There, that kind of title should attract so many readers to this blog-post that I'll make up for my missing quota for this month!
Mind you, all I'm really going to talk about is 'Power'--though, let's face it, among those who have aplenty of it, there's heaps of the other stuff as well. After all Power Corrupts, they say, whoever 'they' are, and furthermore it is also often asserted that Absolute Power Corrupts Absolutely. But, you know, when you're looking for a decent definition of what what is meant by 'power' in more than a definition-by-instance, you're pretty much left to look in vain. The Wikipedia definition is only one case in point. Feel free to google 'power definition' and see what comes up!
'Power' is one of those terms used in so many areas of human activity that a simple definition appears to be unachievable. And yet it isn't, if only you know where to look and how to retreat to gain a better sense of perspective.
This issue came up the other day as a side-product of a discussion about 'empowerment', a term I'm very fond of--and which I consider a noble goal to work toward, either in oneself or for others--but which, almost as a corollary to the general confusion about the fundamental nature 'power' in a psychological and sociological sense, is being widely abused, often the context of throwing it in, in the manner of a category mistake, into discussions about, for example 'selfishness' and 'self-interest' and so on. The philosophy of Objectivism is founded on this kind of thinking-screwup. (Yeah, I know: cheap shot. But Objectivism, like Scientology, is such a wide open and inviting target that I just can't help myself. What a bunch of tards!)
Not that the extant definitions--well, more like 'descriptions'--of Power are actually 'wrong'. It's just that they are too particular and usually refer more to how Power expresses itself, rather addressing the nature of the essence, if you will; of the common thread joining all these expressions. Part of the reason for this is that somewhere there always lurks a notion of the physical nature of power, and inevitably it is joined up, without careful differentiation, with notions about 'Force', which is much more blatantly physical or at least used as a metaphor deriving its impact from the physical.
All of this obscures what 'Power', when the term is applied to people or groups of people, is at heart, and it is this:
Power is a metric applied to the ability of an individual or a group to make decisions.
OK, so that doesn't help, says you, esteemed reader.
Well it does. What it means, trodden out in a few more words is this:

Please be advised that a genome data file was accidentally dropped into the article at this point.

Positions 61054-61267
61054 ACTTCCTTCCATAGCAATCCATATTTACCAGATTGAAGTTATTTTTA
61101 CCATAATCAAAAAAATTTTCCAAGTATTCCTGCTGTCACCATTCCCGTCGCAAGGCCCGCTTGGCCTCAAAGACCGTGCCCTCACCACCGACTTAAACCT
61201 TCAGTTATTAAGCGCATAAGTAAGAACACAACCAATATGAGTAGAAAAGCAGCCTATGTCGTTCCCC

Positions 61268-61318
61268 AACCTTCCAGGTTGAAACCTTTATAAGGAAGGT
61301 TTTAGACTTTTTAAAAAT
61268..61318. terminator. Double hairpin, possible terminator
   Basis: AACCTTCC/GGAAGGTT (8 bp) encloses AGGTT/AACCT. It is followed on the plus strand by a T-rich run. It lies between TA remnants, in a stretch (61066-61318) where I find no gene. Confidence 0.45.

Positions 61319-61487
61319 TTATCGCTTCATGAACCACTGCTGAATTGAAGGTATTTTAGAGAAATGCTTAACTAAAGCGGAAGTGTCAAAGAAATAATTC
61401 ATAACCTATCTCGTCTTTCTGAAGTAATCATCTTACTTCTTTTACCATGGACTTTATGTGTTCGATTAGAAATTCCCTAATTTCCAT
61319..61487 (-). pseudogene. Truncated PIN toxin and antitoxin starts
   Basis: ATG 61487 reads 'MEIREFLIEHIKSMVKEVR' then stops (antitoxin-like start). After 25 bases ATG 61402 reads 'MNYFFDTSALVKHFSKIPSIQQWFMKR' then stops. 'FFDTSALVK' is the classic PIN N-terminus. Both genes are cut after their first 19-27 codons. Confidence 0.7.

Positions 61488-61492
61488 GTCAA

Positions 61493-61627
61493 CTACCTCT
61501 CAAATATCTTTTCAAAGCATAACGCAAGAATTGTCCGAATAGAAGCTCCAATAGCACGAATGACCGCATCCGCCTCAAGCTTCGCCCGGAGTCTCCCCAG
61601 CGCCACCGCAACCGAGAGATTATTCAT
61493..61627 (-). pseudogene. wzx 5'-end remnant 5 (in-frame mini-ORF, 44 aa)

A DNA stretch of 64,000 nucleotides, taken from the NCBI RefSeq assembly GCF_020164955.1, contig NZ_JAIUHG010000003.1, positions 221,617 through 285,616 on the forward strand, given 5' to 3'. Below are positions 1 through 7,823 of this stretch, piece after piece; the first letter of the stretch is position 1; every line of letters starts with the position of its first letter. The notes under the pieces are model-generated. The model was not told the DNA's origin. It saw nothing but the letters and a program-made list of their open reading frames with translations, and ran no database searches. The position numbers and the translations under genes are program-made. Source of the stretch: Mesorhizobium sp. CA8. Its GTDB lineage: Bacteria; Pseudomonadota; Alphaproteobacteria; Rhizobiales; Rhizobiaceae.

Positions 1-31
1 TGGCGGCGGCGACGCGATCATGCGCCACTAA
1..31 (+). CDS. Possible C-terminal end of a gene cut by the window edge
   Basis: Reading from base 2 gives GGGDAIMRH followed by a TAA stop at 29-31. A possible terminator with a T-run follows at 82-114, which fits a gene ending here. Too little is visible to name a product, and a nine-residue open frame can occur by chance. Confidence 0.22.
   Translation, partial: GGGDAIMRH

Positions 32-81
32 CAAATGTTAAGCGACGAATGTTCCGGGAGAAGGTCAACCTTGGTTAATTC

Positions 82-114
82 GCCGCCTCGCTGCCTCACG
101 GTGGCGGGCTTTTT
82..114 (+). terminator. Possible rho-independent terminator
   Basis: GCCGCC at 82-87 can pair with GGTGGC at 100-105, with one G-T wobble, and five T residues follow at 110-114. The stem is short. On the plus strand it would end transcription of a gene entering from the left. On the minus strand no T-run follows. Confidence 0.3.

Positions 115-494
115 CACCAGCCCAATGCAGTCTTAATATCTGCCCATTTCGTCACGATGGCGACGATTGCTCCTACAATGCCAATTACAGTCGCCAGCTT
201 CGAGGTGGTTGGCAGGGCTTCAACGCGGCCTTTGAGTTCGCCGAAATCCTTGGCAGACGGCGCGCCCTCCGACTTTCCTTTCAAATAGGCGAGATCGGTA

Power is just a way in which we measure the degree of ability of an individual or group to make decisions. Meaning that Power is like a ruler that we put alongside the many ways in which this decision-making capability expresses itself. So, when you read about the gazillion variations and incarnations and instantiations of Power, you're actually talking about the things that the ruler is held up against. And these things are the many ways in which the ability to make decisions expresses itself.
"But, but, but..." I can hear you start saying. But stop protesting and think about it some more, and maybe you'll come around to my point of view. For in truth, everything in human affairs can be mapped into conceptual spaces that can be measured with the 'Power' metric. I forgot who said that decisions define us--I don't think it was I who conjured that up--but from an existentialist point of view it's clear that it cannot really be any other way.
Thus, when those of existential inclination speak about 'empowerment' of the personal kind, they will probably have 'empowerment to make decisions' in mind. This empowerment can take many forms as there are contexts, but one thing about it must be clear: that it is neutral. By itself, increasing a person's or group's ability to make decisions--however this 'ability' may be understood--is neither good nor bad, and neither will it lead by necessity to either. Someone 'empowered' may use his or her 'powers' for whatever his or her disposition might be. A psychopath may choose to become vicious and methodical serial killer. Someone stuck in a stultifying job might choose to go out and do something meaningful instead. A king might choose to become a benevolent ruler or a nasty tyrant.
The notion that 'empowerment' in inherently good is severely flawed. It's like everything else, really. No empowerment at all makes for a pathetic excuse for a human being. Too much of it can make for an egomaniac dictator or a Jim Jones. We're back to the Middle Way and moderation; for excessive empowerment detaches the empowered from his social context, while not enough of it makes him a slave to it.
And, yes, being empowered is potentially corruptive--though we must ask "corrupting what?" Maybe what we're talking about here are just the 'beneficial' things that could be accomplished with the proper application of the acquired power. And the more power there is, the more fertile a breeding ground for that corruption it is likely to be.
Again, it seems to me like we're left with another one of those catch-22 situations common to humans and human societies. For without being empowered we would be unable to decide; yet with no constraints on our decisions the whole thing is likely to go nuclear.
I'm not offering solutions here; just a few observations of an existentialist kind. What you do with them...well, I hope you're empowered enough to figure it out for yourself.